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Two circles and revolutions

  1. Feb 28, 2008 #1
    There are two disks of uniform density that touch at one point. their masses are in a ratio of 1:9. how many revolutions does the smaller disk make as it makes one rotation around the big circle? (assume that the disks do not slip)

    This is my try:

    a is small circle
    b is big circle

    M(a)/R^2(a)=M(b)/R^2(b)

    M(a)R^2(b)=M(b)R^2(a)

    M(a)R^2(b)=9M(a)R^2(a)

    R^2(b)=9R^2(a)

    assume radius of a=1

    R^2(b)=9

    R(b)=3

    Circumference of B

    2(pi)(3)=6pi

    Circumference of A

    2(pi)(1)=2pi

    number of rotations a makes around b

    6pi/2pi=3

    so three rotations.

    the answer is four.

    help.
     
  2. jcsd
  3. Feb 28, 2008 #2

    tiny-tim

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    Looks right to me.

    When the little disk has gone a quarter round, from say 12 o'clock to 3 o'clock on the big disc, the bit that touches changes from 6 o'clock to 9 o'clock. So 9 o'clock is touching 3 o'clock, which means that the little disc has gone round exactly once!

    Either you're right or I'm as dumb as you are!

    help.
     
  4. Feb 28, 2008 #3
    that's the logic. in one quarter of the big disk, the little disk has made one revolution. so in another quarter, it will go again only once. catch my drift?

    four quarters

    four revolutions....

    now to the math part of that....

    by the way, this shows that you're smarter than i am, so none of your options :wink:
     
  5. Feb 29, 2008 #4

    tiny-tim

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    … perhaps I'm just sleepier than you are! …

    oops! I wrote my last post just before going to bed, and I think I mis-read your original post.:redface:

    When you wrote "the answer is four", I thought you meant your answer was 4, and that you'd added the 1 (see below) to the 3 to get 4.

    But after a good night's sleep I see you meant your answer was 3 and the official answer was 4.

    mmm … :redface:

    It would have been better if I'd said that the math is that you'd correctly worked out how many revolutions it made relative to the point of contact, but you had to add on the number of revolutions of the point of contact itself (which is 1)!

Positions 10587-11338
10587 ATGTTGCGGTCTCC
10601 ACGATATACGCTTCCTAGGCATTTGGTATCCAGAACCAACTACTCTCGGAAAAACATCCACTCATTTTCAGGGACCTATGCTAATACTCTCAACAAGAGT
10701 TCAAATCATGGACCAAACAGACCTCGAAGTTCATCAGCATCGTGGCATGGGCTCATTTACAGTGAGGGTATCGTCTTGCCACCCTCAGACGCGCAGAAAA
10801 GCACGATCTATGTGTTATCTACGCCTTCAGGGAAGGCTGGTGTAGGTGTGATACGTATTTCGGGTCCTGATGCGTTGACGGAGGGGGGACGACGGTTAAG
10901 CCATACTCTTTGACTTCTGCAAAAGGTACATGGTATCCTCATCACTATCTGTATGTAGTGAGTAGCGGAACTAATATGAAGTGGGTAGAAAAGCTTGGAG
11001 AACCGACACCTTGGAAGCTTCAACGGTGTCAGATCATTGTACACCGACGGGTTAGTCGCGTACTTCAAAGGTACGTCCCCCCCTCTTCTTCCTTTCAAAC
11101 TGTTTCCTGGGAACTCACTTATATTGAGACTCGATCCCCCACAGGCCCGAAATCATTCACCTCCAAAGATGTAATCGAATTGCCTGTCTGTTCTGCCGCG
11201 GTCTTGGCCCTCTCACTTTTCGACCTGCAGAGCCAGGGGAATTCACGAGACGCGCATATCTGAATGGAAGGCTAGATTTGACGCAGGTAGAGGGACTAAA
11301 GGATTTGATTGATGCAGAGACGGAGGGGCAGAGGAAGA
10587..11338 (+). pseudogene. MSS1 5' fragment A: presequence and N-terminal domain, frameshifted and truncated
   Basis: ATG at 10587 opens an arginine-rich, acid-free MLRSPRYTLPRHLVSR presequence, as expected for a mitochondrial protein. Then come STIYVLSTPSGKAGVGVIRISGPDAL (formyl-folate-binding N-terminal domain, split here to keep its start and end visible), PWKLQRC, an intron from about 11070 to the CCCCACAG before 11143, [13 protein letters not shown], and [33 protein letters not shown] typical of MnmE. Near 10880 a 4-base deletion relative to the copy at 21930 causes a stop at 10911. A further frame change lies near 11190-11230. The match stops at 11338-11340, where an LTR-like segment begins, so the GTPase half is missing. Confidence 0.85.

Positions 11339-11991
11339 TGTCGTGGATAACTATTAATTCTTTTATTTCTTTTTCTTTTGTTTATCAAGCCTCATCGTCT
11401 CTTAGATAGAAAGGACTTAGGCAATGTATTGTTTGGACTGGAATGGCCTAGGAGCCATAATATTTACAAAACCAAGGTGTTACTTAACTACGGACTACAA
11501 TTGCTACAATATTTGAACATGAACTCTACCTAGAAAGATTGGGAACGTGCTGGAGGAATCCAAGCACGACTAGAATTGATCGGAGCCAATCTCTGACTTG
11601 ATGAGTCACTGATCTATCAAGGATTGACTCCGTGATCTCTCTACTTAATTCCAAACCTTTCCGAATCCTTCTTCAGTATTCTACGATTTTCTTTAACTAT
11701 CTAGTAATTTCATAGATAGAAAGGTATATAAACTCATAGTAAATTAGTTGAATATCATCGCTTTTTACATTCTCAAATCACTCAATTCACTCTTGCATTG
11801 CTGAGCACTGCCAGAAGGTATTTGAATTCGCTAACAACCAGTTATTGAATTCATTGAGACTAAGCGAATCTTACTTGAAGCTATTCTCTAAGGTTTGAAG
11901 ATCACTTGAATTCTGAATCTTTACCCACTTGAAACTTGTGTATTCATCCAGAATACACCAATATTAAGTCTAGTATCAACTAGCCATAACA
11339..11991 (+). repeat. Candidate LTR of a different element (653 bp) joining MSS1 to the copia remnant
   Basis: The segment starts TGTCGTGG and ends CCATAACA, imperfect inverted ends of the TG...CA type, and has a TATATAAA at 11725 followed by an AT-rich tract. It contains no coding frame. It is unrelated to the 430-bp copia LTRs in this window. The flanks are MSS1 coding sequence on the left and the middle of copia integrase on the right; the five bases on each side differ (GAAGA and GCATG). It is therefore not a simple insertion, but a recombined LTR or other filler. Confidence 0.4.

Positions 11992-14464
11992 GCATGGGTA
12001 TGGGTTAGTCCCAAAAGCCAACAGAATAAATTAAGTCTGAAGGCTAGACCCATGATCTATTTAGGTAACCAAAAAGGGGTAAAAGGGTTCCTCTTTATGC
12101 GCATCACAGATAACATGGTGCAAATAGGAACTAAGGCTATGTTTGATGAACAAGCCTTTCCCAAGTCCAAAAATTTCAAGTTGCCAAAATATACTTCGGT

It's like the question: how many times does the earth revolve in one year? The answer is 366ish, not 365ish, because you have to add on one extra turn for its orbit round the sun. :smile:
     
  6. Mar 1, 2008 #5
    can you explain that more?

    are you saying that the point that is touching both circles when we start is the "point of contact"?

    so i calculated how many times that point of contact on the small circle touches the big circle?
     
  7. Mar 2, 2008 #6

    tiny-tim

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    Point of contact

    No

    The "point of contact" is moving round both circles. At any particular time, it's the point on each circle that just happens to be touching the other circle at that particular time.

    Imagine that the centres of both circles are fixed, and that both circles are free to rotate (like a pair of cogwheels).

    Then obviously the little circle goes round three time while the big circle goes round once.

    Now glue the circles together, and rotate both of them once around the centre of the big circle.

    You've now achieved the same as in the original exercise, except that instead of the little circle gradually going round the big one, it did all its "own" turning first, and then whizzed round the big circle all in one go!

    And that's why you always have to add one! :smile:

    (btw, the Earth's year is 365ish "solar days", but 366ish "sidereal days" - a sidereal day is the time it takes a star to "go round the Earth".)
     
  8. Mar 4, 2008 #7
    thanks!
     
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